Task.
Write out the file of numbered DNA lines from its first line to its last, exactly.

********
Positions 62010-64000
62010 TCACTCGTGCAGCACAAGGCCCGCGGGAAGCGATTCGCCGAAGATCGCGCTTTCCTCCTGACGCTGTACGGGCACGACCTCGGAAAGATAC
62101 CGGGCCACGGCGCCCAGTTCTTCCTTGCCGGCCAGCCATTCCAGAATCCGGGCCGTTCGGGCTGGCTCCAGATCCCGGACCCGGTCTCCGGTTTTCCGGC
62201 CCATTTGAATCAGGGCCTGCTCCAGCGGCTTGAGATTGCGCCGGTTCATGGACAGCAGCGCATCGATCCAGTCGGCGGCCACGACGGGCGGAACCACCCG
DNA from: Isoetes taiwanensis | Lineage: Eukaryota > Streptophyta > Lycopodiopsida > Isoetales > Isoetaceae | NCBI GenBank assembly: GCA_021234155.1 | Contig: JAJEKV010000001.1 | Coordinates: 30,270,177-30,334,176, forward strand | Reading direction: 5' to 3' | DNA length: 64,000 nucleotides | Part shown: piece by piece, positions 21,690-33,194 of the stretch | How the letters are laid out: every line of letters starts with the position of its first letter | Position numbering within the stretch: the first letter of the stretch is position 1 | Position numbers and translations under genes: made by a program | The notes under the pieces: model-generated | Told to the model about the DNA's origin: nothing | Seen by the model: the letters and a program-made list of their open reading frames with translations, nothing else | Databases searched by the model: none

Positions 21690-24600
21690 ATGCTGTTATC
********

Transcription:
Positions 62010-64000
62010 TCACTCGTGCAGCACAAGGCCCGCGGGAAGCGATTCGCCGAAGATCGCGCTTTCCTCCTGACGCTGTACGGGCACGACCTCGGAAAGATAC
62101 CGGGCCACGGCGCCCAGTTCTTCCTTGCCGGCCAGCCATTCCAGAATCCGGGCCGTTCGGGCTGGCTCCAGATCCCGGACCCGGTCTCCGGTTTTCCGGC
62201 CCATTTGAATCAGGGCCTGCTCCAGCGGCTTGAGATTGCGCCGGTTCATGGACAGCAGCGCATCGATCCAGTCGGCGGCCACGACGGGCGGAACCACCCG
DNA from: Isoetes taiwanensis | Lineage: Eukaryota > Streptophyta > Lycopodiopsida > Isoetales > Isoetaceae | NCBI GenBank assembly: GCA_021234155.1 | Contig: JAJEKV010000001.1 | Coordinates: 30,270,177-30,334,176, forward strand | Reading direction: 5' to 3' | DNA length: 64,000 nucleotides | Part shown: piece by piece, positions 21,690-33,194 of the stretch | How the letters are laid out: every line of letters starts with the position of its first letter | Position numbering within the stretch: the first letter of the stretch is position 1 | Position numbers and translations under genes: made by a program | The notes under the pieces: model-generated | Told to the model about the DNA's origin: nothing | Seen by the model: the letters and a program-made list of their open reading frames with translations, nothing else | Databases searched by the model: none

Positions 21690-24600
21690 ATGCTGTTATC